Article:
#StopAsianHate: Feeling Suspended between Movement and Direction.

** Disclaimer: These opinions are strong, and my own. **

During a pivotal time in history when Asians across America were calling for activism and outrage, I felt nothing.

I couldn't name why I paused at the edge of our #StopAsianHate movement, and consequently, why I felt the need to remain silent during such necessary outcry. When I did search, I found an anger that seemed too complex and counteractive. I grappled with where that anger seemed directed: at us. At Asian Americans.

Brief historical context: online influencers, then the media, have called attention to the rise of Asian-American victims of violence in 2021, challenging the public to identify these attacks as hate crimes. This, along with the tender rawness of victims being elderly and vulnerable, generated enough collective outrage to (1) give national attention towards Asian victims of violence, (2) demand everyone evaluate their personal opinions towards Asian-Americans (which flamed when COVID-19 was linked to China), and (3) demand the awakening, unification, and participatory activism of Asians across America.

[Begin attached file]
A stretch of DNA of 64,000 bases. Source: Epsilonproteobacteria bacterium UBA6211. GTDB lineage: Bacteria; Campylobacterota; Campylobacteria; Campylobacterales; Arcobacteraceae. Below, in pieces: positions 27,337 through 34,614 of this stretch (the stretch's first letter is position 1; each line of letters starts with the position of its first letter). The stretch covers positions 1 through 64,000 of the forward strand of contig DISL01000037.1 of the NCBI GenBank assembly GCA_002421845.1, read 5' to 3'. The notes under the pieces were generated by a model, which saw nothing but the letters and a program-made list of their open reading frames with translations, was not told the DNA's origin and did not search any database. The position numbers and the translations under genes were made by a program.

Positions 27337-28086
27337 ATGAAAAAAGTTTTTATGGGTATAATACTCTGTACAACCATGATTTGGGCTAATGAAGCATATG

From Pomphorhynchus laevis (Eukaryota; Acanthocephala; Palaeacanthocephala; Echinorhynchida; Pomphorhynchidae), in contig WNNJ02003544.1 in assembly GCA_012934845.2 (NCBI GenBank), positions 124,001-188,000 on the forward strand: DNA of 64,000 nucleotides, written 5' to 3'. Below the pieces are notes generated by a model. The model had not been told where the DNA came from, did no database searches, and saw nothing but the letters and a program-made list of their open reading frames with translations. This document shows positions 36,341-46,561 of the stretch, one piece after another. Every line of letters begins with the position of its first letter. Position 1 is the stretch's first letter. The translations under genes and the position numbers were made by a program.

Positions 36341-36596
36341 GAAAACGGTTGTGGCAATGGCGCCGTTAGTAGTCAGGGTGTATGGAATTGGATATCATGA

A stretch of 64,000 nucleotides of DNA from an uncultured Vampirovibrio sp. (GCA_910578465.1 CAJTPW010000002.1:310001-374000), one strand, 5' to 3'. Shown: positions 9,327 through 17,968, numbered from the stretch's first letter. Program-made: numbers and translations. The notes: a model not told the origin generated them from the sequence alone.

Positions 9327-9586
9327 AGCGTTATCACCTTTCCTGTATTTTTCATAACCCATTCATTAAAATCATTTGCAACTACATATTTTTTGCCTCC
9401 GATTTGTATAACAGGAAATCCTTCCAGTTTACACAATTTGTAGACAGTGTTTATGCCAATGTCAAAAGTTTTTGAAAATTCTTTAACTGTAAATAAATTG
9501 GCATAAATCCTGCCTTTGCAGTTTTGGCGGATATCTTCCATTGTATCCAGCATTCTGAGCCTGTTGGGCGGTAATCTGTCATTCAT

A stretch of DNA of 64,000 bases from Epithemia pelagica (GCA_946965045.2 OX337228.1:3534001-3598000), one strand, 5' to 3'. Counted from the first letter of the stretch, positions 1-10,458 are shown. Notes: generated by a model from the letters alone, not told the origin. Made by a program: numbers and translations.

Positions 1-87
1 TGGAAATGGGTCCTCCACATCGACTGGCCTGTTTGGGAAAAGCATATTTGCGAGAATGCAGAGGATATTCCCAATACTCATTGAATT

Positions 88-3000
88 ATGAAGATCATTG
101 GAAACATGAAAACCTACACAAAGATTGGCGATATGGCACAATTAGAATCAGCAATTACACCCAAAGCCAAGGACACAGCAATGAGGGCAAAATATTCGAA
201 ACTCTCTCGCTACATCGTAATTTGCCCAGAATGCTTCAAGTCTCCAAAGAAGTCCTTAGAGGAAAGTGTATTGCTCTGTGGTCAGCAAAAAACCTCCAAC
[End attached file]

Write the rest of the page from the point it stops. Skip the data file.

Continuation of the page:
As Asian-Americans stepped into our roles, holding mountains of confusing, complex, and conflicting emotions, I found myself standing still. As social media exploded with calls for justice, "How You Can Help" resources, "Community Healing Circles," businesses expressing solidarity, well-intended-but-tone-deaf mistakes co-opting BLM movements ("yellow squares" and "Asian Lives Matter" being a few) – I struggled with judgment and frustration.

As the community exploded, I imploded.

When I got my fifth "Hi Jess, checking in!" text from a borderline stranger, I recognized the feeling: I felt trapped, forced into watching a remake of a movie that didn't need a remake, recasted by people who looked like me. If you were immersed in social activism during Black Lives Matter, #StopAsianHate unfolds predictably: white people texting me about their canceled vacations as a way to relate to my "tiredness," white people texting the only Asian person they know for "places to volunteer their children," Asian writers and facilitators demanding white companies "stop asking them to do the work," extensive book lists for people to "educate themselves" on Asian oppression, and so on.

I finally named the anger I felt, the complexity this presented, and what it meant for someone like me. So yeah, here goes.